-- Stealing Intellectual Property at the Art Fairs

I'd love to feel that anything I'd produced was worth that kind of effort to copy. Sadly, I have too much self-knowledge.

Jeremy
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Iluvmycam

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Re: Photographing at Art Fairs
« Reply #27 on: May 02, 2014, 05:07:19 pm »

Photo any damn thing you want.

Carry pepper spray, a 500 lumen tactical flashlight and a folding baton.

If they get aggressive blind them with the light. If they don't get the message, then the OC spray. Finally crack their head open like an eggshell with the baton as a last resort. If you want to be real nasty then use a folding knife and start cutting tendons.

...that is how I do it on the street.

In the UK, they can't have pepper, a baton or a folding knife. Them poor bastards have to use WD40 or a sharp pencil.

People are very nasty nowadays. First and foremost the photographer must protect themselves from the attack of their subjects. In Europe I don't have to worry about guns. In the US, guns are always a concern. If you see someone grabbing for something to attack you they get sprayed and taken down...hard!
« Last Edit: May 02, 2014, 05:13:28 pm by iluvmycam »
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Isaac

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Re: Photographing at Art Fairs
« Reply #28 on: May 02, 2014, 05:20:38 pm »

"Note that the right to photograph does not give you a right to break any other laws." Know Your Rights: Photographers
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zippski

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Re: Photographing at Art Fairs
« Reply #29 on: May 02, 2014, 09:44:31 pm »

Hi Slobodan;

Well, I am a lawyer, although I have litigated more trademark than copyright stuff in a prior phase of my career.  The laws in Canada, US and for that matter most common law countries throughout the world are pretty similar.  There is generally no copyright law prohibiting photographing of private property from public property (there are very rare exceptions, usually dealing with national security).  There MAY be restrictions on unauthorized reuse, but generally that prohibition would be stronger coming from the Fair management side as an implied term of your ticket purchase, not the exhibitor.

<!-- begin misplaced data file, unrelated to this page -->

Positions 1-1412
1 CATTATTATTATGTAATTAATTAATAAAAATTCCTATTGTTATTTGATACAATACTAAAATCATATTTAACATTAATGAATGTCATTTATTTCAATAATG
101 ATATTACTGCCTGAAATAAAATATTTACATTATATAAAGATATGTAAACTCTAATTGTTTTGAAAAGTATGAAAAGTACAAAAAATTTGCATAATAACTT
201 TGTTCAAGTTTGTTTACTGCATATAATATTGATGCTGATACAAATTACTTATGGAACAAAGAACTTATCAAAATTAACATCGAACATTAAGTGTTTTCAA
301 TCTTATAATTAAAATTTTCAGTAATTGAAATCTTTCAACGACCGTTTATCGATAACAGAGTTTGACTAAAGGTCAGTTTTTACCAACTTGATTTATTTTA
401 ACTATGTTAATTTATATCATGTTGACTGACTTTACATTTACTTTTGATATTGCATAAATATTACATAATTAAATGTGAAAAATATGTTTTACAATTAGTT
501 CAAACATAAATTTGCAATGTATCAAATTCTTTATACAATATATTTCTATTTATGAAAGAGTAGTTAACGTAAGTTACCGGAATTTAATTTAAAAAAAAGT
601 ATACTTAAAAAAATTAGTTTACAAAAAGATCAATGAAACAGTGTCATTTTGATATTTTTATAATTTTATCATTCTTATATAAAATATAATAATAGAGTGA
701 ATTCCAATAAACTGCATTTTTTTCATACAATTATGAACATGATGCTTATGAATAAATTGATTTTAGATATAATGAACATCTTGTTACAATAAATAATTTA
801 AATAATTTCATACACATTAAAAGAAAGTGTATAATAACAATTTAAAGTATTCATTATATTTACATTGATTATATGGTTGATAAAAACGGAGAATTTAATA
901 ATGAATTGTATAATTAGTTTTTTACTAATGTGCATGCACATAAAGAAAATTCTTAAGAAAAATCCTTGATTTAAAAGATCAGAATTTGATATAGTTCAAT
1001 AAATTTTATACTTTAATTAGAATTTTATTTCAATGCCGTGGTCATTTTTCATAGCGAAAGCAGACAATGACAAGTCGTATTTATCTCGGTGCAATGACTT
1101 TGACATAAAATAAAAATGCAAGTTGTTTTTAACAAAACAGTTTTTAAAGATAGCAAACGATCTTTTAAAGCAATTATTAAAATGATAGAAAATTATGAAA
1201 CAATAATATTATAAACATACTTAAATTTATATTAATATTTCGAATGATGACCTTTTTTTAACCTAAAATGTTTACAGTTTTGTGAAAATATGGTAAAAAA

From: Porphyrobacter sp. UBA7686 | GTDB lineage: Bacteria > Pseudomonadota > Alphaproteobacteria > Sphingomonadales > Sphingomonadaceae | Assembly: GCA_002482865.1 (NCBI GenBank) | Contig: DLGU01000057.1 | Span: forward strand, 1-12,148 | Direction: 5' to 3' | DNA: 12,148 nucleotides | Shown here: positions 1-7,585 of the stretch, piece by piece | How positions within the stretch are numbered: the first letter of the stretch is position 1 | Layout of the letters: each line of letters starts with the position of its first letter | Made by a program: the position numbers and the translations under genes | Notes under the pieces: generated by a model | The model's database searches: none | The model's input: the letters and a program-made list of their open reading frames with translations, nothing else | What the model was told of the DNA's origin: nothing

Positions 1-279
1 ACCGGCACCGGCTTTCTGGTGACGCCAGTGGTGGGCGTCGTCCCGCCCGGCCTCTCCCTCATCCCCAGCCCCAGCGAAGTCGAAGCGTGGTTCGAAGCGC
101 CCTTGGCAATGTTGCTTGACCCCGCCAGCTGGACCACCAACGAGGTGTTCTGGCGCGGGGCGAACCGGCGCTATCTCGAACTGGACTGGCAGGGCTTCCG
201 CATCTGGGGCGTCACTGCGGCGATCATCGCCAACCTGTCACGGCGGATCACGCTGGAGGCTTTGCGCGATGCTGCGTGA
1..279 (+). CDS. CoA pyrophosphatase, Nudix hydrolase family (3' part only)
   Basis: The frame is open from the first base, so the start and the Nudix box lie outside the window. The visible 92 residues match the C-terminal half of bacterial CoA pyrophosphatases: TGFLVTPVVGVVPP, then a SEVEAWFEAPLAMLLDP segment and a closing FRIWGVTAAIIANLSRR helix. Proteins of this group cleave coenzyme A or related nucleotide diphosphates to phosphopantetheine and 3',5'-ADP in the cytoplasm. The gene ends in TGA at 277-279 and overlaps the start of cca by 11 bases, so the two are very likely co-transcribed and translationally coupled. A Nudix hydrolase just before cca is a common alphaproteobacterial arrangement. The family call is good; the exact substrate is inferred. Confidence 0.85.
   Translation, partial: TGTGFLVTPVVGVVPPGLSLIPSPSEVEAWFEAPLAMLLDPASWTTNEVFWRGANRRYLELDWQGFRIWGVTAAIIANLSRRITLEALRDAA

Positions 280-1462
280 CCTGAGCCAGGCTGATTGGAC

In this case, the guy is clearly a deranged nut bar.  If I shot a photo of his, ahem, "art", and he tried to grab my camera on the basis of his warning sign (hint: a good sign you are dealing with several degrees of crazy is to look for the word "conspiracy" somewhere in the warning, and the sign is laughable, BTW), I would likely be able to file a criminal complaint seeking to have him charged with assault, threatening, AND sue him civilly for same.

If the fair had a general prohibition against photographing the exhibitors, that could be a term of your attending, and then only maybe, in terms of prohibition.  Think of the usual restrictions on carrying a big camera into a rock concert for example.   

So, snap away, and tell the guy to go and **** himself if he continues to hassle you.

Leigh
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Schewe

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Re: Photographing at Art Fairs
« Reply #30 on: May 03, 2014, 02:06:31 am »

If the fair had a general prohibition against photographing the exhibitors, that could be a term of your attending, and then only maybe, in terms of prohibition.  Think of the usual restrictions on carrying a big camera into a rock concert for example. 

Yep...that is the only way to prevent the casual shooter from shooting. But this isn't based on copyright, this is a contractual aspect of access. If one agrees to the terms of access (by accepting some sort of terms by entering) then an argument could be made that "no photos allowed" comprises a breach of contract if you take photos. But this has zero to do with copyright...

Interesting digression, I was in Florence, Italy and went to the museum that houses the David sculpture...it says "no photos allowed" and that purely pissed me off. So, I spent about a half hour shooting covert images of David (the original statue)...I even got a great shot of David's butt (an angle you hardly ever see). I personally was proud of myself for intentionally violating the museum access rules! My wife was horrified...but she really like the shot I did of David's butt. I'm gonna make a print for her birthday (but not offer it for public sale).

Here in Chicago, unless the showing is of a living artist (where copyright comes into play) the Chicago Art Institute does NOT disallow photography...they don't allow flash photography (said to be destructive to the artwork and disruptive to other viewers) and they don't allow tripods (without express prior permission).

As far as I know, it's the same deal for the Met in NYC.